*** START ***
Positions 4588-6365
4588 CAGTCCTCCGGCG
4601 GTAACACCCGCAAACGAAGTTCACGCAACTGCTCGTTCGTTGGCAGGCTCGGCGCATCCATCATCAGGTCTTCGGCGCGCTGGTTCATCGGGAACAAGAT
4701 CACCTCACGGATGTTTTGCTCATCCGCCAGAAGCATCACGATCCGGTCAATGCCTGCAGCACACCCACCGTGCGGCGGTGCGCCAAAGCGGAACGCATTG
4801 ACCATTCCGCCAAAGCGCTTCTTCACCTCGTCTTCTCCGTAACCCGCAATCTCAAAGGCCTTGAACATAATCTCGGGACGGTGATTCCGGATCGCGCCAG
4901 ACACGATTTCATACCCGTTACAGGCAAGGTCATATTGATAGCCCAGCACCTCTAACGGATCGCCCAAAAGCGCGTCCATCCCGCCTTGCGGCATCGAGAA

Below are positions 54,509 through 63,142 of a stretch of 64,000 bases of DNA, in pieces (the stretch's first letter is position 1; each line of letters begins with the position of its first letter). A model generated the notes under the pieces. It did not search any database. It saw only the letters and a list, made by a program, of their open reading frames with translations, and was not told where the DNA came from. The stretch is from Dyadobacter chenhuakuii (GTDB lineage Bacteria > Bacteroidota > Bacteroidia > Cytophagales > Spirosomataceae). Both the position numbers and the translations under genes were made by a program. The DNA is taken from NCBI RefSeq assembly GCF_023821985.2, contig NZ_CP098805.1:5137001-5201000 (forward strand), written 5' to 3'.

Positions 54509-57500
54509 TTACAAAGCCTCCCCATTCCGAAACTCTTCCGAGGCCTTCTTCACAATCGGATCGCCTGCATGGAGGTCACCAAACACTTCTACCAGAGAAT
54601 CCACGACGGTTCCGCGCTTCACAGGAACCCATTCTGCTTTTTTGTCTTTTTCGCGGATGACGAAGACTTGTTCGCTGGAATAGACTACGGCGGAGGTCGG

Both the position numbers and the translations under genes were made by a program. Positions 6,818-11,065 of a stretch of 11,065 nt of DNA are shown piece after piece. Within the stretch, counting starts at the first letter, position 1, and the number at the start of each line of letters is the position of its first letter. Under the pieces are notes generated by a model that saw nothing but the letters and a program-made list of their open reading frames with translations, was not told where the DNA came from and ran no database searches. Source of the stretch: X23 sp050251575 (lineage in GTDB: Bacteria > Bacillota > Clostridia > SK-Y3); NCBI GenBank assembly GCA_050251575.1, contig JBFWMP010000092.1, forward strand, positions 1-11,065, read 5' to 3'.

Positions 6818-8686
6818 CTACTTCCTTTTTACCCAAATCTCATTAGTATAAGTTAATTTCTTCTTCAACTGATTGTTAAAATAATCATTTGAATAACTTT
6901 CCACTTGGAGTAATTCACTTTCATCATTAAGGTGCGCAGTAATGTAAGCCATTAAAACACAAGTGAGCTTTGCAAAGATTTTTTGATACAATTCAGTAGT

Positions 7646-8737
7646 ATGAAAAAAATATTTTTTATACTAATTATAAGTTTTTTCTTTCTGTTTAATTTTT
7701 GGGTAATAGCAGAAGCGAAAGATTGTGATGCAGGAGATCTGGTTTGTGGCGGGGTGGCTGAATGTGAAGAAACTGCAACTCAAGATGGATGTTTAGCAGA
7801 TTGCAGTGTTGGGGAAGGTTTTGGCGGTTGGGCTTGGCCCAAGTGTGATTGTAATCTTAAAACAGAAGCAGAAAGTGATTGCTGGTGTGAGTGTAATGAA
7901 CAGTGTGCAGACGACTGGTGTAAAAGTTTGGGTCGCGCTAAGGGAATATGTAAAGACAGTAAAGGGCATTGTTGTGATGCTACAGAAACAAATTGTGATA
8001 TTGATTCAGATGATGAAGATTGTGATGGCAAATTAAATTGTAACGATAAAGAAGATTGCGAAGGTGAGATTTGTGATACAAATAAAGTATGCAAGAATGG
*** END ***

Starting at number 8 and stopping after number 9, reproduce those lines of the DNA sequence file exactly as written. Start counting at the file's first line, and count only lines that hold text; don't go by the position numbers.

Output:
Positions 54509-57500
54509 TTACAAAGCCTCCCCATTCCGAAACTCTTCCGAGGCCTTCTTCACAATCGGATCGCCTGCATGGAGGTCACCAAACACTTCTACCAGAGAAT